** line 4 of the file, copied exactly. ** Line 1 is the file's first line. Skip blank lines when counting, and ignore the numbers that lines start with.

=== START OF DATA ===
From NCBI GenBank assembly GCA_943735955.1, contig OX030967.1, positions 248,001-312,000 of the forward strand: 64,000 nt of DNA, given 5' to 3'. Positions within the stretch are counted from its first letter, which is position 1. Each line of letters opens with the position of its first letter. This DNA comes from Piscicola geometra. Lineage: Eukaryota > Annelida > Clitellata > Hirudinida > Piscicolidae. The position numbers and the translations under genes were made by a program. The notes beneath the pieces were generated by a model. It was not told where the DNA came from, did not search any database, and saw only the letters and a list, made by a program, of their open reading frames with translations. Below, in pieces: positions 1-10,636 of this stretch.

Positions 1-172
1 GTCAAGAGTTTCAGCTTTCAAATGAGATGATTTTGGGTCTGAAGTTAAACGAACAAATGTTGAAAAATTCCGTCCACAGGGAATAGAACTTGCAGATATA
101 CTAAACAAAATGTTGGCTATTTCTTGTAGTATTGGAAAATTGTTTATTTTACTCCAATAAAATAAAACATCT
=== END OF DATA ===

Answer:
101 CTAAACAAAATGTTGGCTATTTCTTGTAGTATTGGAAAATTGTTTATTTTACTCCAATAAAATAAAACATCT